Reform of the United States Supreme Court

There are some very smart (some might say brilliant) people serving on the United States Supreme Court. Despite that, public opinion of the Supreme Court is at a record low.  How the people view that court can set a tone for how all judges are viewed.  All of us have a stake in the success of the United States Supreme Court.

The Brennan Center Fair Courts E Alert reports:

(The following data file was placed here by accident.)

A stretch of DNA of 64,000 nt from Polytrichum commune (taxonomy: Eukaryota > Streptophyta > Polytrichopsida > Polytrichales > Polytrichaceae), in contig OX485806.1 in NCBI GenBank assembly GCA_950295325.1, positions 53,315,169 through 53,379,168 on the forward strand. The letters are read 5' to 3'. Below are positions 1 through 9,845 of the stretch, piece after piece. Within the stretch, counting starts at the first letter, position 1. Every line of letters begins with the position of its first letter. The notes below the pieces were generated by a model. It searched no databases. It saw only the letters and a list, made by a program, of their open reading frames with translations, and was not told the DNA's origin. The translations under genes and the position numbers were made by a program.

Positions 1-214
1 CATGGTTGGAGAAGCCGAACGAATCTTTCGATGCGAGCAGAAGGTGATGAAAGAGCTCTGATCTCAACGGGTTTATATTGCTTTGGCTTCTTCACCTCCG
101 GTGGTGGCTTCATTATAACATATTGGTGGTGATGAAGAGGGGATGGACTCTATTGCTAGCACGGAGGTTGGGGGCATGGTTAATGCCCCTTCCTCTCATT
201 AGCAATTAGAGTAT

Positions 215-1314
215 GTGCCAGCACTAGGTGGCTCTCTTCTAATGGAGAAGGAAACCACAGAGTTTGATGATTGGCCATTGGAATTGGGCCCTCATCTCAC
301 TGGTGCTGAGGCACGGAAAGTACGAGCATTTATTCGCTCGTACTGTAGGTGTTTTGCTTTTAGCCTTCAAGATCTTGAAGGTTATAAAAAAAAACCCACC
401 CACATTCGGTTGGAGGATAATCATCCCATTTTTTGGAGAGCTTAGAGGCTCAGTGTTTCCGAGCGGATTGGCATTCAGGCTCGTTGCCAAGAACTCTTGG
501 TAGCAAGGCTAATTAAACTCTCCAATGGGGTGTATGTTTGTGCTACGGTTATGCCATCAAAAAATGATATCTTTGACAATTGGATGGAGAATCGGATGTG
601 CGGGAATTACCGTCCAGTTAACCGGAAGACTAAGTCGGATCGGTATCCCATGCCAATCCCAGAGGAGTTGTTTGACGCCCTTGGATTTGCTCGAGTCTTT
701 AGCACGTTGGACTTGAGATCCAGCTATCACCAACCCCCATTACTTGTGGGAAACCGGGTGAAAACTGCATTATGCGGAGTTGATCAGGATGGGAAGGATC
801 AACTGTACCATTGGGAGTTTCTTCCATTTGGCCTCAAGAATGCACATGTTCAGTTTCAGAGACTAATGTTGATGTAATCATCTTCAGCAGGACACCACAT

An opinion piece published in the Los Angeles Times this week calls for reforms that would make the U. S. Supreme Court more transparent and accountable. “In spite of [the Court’s] vast power, the justices have little accountability. Not only do they decide for themselves when to recuse themselves from cases in which they have conflicts; they also aren’t bound to a code of ethics the way the rest of [the] federal judiciary is. They can decide how much information on investments and travel to release in their annual financial disclosure reports, and they determine when and where people can demonstrate near their building,” writes author Gabe Roth. Roth is the executive director of Fix the Court, a non-partisan group that was recently launched to promote Supreme Court reform. Roth notes that “[d]espite the well-documented political divisions across the country, Republicans, Democrats and Independents are united in their desire for a more accountable Supreme Court. Recent polling found that more than 85% of Americans of all ideologies support requiring the justices to follow the judicial code of conduct from which they are currently exempt. Large majorities also support cameras in the courtroom and compelling the justices to post disclosure reports online.” According to their website, Fix the Court will be seeking improvement in five main areas: (1) recusal reporting; (2) financial disclosures; (3) adherence to the federal judicial code of ethics; (4) documentation of the justices’ public appearances; and (5) media and public access to oral arguments and opinion announcements.

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